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Wednesday, November 25, 2020

Forecasters monitoring the potential for a blockbuster storm to take shape

In the days after Thanksgiving, AccuWeather forecasters say there is the potential for a storm to cause widespread travel delays for those traveling home after the long holiday weekend or heading back to work or school across a huge area of the United States.

Different scenarios are being presented at this stage because the exact size and strength of the potential storm is still yet to be determined. But if the storm, which isn't even on weather maps yet, comes together in one extreme circumstance, it could trigger severe weather and wintry conditions across the central and eastern U.S.

The backbone of the potential storm is currently way out in the northern Pacific, which means it will be several days before the storm's true extent will be known. However, meteorologists have been able to project multiple scenarios, including one that shows a blockbuster storm unleashing a slew of weather hazards across the eastern third of the U.S.

How quickly this storm develops and then where it tracks will determine the extent and intensity of rain, thunderstorms, wind and even snow over the eastern third of the nation from Sunday to Tuesday. In an extreme scenario, there may be power outages and risk to lives and property.

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Some of the key features were associated with surface disturbances and ripples in the jet stream located way out over the Pacific Ocean on Tuesday and were not expected to reach the West Coast of the U.S. until the end of the week," AccuWeather Meteorologist Jake Sojda said.

This image, captured on Tuesday, Nov. 24, 2020, shows a portion of the northern Pacific Ocean with severe storms and associated cloud patterns. (CIRA at Colorado State/GOES-East)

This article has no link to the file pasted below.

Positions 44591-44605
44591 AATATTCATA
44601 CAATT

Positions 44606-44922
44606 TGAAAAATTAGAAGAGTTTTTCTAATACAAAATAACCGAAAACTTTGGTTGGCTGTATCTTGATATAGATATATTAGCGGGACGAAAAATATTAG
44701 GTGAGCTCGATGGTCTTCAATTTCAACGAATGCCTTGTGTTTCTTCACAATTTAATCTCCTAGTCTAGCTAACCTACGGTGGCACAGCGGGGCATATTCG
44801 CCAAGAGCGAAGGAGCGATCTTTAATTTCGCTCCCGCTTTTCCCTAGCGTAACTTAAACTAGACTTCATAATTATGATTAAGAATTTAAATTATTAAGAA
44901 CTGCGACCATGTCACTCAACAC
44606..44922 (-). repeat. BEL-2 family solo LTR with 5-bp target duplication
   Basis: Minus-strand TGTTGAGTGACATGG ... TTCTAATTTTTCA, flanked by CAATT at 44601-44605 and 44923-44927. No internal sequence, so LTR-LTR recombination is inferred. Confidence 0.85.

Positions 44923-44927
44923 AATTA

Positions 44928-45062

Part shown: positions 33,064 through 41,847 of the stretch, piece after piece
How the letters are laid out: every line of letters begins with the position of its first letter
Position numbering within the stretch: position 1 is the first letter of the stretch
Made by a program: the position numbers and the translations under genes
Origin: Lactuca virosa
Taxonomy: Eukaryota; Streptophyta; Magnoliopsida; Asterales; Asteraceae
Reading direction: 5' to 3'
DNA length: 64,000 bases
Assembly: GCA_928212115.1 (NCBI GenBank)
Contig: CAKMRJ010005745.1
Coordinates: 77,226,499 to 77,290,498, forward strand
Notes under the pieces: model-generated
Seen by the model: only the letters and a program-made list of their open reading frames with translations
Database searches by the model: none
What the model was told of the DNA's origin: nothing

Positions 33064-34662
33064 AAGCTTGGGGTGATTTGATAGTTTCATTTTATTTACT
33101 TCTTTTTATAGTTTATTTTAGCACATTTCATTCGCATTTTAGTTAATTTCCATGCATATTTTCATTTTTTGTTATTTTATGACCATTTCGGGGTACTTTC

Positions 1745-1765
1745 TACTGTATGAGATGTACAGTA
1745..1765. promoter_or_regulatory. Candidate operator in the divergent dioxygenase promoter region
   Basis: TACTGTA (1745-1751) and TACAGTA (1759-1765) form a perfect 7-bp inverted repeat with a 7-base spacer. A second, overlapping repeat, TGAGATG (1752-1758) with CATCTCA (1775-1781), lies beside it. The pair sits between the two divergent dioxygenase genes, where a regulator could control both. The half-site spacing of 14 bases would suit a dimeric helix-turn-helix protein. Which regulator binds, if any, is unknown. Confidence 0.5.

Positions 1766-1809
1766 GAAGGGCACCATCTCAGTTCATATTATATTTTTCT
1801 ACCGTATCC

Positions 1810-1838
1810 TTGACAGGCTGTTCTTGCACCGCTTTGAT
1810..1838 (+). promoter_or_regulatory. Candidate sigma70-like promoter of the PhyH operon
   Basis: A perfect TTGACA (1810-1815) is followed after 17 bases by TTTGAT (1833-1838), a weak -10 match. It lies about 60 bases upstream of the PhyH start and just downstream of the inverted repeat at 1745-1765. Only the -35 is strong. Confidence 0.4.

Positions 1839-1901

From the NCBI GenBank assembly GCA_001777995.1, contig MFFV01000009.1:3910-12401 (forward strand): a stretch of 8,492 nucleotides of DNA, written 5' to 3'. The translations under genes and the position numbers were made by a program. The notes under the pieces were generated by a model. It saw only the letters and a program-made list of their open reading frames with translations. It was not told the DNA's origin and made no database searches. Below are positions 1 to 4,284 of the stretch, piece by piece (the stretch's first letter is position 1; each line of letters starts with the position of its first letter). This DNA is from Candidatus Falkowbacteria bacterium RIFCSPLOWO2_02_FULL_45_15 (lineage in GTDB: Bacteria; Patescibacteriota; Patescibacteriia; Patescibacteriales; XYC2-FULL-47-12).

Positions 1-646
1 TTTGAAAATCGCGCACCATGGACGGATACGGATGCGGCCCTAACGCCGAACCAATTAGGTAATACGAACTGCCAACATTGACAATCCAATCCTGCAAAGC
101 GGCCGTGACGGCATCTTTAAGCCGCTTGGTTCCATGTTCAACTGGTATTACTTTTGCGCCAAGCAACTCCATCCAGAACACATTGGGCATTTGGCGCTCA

Data over the Pacific Ocean is generally limited to ship and buoy reports as well as satellite information. Once a storm moves over North America, it moves into a vast field of data sources which generally help improve weather forecast information.

How these disturbances interact with each other upon moving across the U.S. this weekend into early next week will determine the upcoming storm's intensity and track. There are two primary scenarios for how this storm will unfold.

"If the two disturbances join up quickly, then a storm would likely form sooner, strengthen fast and tend to track from the southern Plains or Gulf Coast toward the Great Lakes or Northeast states," Sojda said.

In this first scenario, the storm is likely to move along at a slow pace and heavy rain and gusty winds would tend to affect a broad area of the eastern third of the U.S.

In the more extreme case, a severe weather outbreak might unfold in part of the Southern states and a strip of accumulating snow could even extend from parts of the Tennessee and Ohio valleys to the Great Lakes region. Enough rain may fall on the saturated ground to lead to flooding problems, while winds may be strong enough to knock over trees, trigger power outages and cause turbulence for airline passengers over a broad area of the eastern third of the nation.

There is also the possibility that a big storm fails to take shape with much lesser impacts.

If the two Pacific disturbances -- one associated with a northern branch of the jet stream and the other associated with the southern branch of the jet stream -- stay separated, then a big storm may not develop at all or it might not develop until it has nearly passed through the eastern U.S, according to Sojda.

In a scenario where the storms stay separated, rain would be more brief, spotty and lighter in nature. Any thunderstorms that arise may or may not be severe and could be limited to the immediate Gulf Coast or a portion of Florida.

A weaker and faster-moving storm might also have a greater chance of bringing a period of steady snow to the interior Northeast early next week.

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In any case, it appears an outbreak of colder air will invade the Central and Eastern states with lake-effect snow from northern Michigan to parts of West Virginia, western Maryland, Pennsylvania and New York state early next week.

The duration and magnitude of the cold air and lake-effect would be somewhat dependent on the intensity of the storm as well. A strong storm would move more slowly and leave more intense cold air in its wake. A weaker storm would move along at a swift pace and the following cold shot would tend to be brief and likely not as intense.

Meteorologists will continue to provide updates on the progress of the storm and its potential outcome in the days ahead on AccuWeather.com.

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